Former Gov. John Hickenlooper announces his bid for the White House in Denver's Civic Center Park Thursday March 7 2019.

Hart Van Denburg/CPR News

Promising to reclaim America’s global leadership while moving the nation forward in areas like climate change and health care, former Colorado Gov. John Hickenlooper officially kicked off his campaign for president Thursday evening with a rally in Denver’s Civic Center Park.

An estimated crowd of about 5,000, warmed up with speeches ranging from an Eastern Plains farmer, to former Denver Mayor Wellington Webb and current Mayor Michael Hancock, cheered as Hickenlooper spoke of what he would do after he was elected President in 2020.

“And the first thing we’re going to do is rejoin the Paris Climate Accord and exceed its goals,” Hickenlooper said of the 2015 global pact to fight climate change. Following his election to office a year later, President Donald Trump withdrew official U.S. support for the agreement.

“And we will build a green economy that creates jobs that can’t be shipped overseas, while combating generations of climate change,” Hickenlooper continued, adding, “We’ll create a whole new understanding about the future of work. The majority of today’s young adults who want tomorrow’s skills will be able to shape a 21st century economy with better jobs.”

Universal broadband would “instantly” become national policy after his election, Hickenlooper said. In addition, he said he would declare “declare as a country that health care is a right. This means universal, affordable coverage … where everyone has a doctor who knows them and knows their family. Where everyone can get a checkup. A real medical home.”

His voice, along with the other gathered speakers, drowned out the sound of protesters who massed outside the fenced-in area where the rally was held. The most vocal was a group opposed to hydraulic fracturing; some carried signs that read “Hickenlooper Fracked” while others repeatedly chanted “Stop Fracking Now.”

One almost expected someone to swing the gates open and let the protestors in for an impromptu legislative special session, given how often the rally’s speakers lauded Hickenlooper’s abilities to bring disparate groups together in order to — citing one of his campaign’s slogans — “Get Things Done.”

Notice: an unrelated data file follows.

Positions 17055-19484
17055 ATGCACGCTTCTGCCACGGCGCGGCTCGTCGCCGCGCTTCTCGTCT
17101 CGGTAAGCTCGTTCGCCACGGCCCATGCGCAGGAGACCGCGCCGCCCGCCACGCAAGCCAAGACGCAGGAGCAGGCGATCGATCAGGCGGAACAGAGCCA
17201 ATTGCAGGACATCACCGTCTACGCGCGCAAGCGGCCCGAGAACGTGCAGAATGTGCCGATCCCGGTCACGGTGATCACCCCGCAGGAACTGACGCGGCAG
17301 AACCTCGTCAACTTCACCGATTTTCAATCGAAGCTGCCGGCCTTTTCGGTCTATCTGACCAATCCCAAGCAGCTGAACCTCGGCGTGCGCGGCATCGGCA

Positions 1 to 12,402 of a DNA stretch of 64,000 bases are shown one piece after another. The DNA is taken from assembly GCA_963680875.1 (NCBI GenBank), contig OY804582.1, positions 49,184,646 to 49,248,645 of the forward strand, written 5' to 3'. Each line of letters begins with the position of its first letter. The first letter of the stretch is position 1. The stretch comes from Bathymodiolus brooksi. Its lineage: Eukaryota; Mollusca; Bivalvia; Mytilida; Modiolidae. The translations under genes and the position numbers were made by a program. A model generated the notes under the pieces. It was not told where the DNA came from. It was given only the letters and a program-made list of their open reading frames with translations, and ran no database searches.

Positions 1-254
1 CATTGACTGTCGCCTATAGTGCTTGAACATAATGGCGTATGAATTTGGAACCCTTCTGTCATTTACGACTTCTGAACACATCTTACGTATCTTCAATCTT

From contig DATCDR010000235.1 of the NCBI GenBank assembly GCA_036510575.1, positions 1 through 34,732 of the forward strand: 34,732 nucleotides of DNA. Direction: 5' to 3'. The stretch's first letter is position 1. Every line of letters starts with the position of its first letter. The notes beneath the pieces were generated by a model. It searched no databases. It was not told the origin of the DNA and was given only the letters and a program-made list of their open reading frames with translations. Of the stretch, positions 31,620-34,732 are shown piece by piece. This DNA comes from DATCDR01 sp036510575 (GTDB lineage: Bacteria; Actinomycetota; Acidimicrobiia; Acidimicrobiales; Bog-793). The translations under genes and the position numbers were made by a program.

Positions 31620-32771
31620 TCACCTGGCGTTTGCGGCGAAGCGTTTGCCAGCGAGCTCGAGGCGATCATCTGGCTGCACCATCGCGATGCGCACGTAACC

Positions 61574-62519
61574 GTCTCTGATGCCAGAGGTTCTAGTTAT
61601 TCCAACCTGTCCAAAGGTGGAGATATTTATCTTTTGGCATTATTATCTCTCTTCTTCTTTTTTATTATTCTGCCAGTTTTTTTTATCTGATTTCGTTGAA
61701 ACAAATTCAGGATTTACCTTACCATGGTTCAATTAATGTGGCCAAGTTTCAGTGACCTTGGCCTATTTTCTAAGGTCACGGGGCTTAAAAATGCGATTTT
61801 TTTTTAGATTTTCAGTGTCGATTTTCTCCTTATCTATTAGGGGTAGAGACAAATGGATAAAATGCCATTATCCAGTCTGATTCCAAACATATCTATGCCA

Tom Sullivan, a state representative who lost a child in the 2012 Aurora Theater Shooting, said Hickenlooper got things done by creating universal background checks in the state, while Tara Schoedinger, the former Mayor of Jamestown, spoke movingly of how the former governor was front and center in the effort to restore their community after the 2013 floods.

The rally was a sendoff for Hickenlooper, who will return to Iowa for a couple of days of campaigning. It will be his fourth trip since last fall to the state which officially opens the 2020 race with its February caucuses. At this point, success there would seem almost essential for Hickenlooper to remain a candidate. Rather than wallow in the uphill climb he faces, for one night at least, his campaign and those behind him seemed to embrace it.

Webb, for example, spoke of the odds Hickenlooper faced when he decided to enter the race for Denver mayor.

“No one thought he could get elected; when he decided to enter the race, it didn’t look good,” Webb said. “His number were low...I mean, sea-level low — really low. Everyone said there was no way the brew pub owner with the funny last name could win — and guess what? He did.”

Later, Hickenlooper expanded on the theme.

“Now, I understand I’m not the first person in this race or the most well-known person in this race,” he said. “But let me tell you: at four syllables and 12 letters, ‘Hickenlooper’ is now the biggest name in the race.”

Editor's Note: This story was updated to correct that Tara Schoedinger was the former mayor of Jamestown.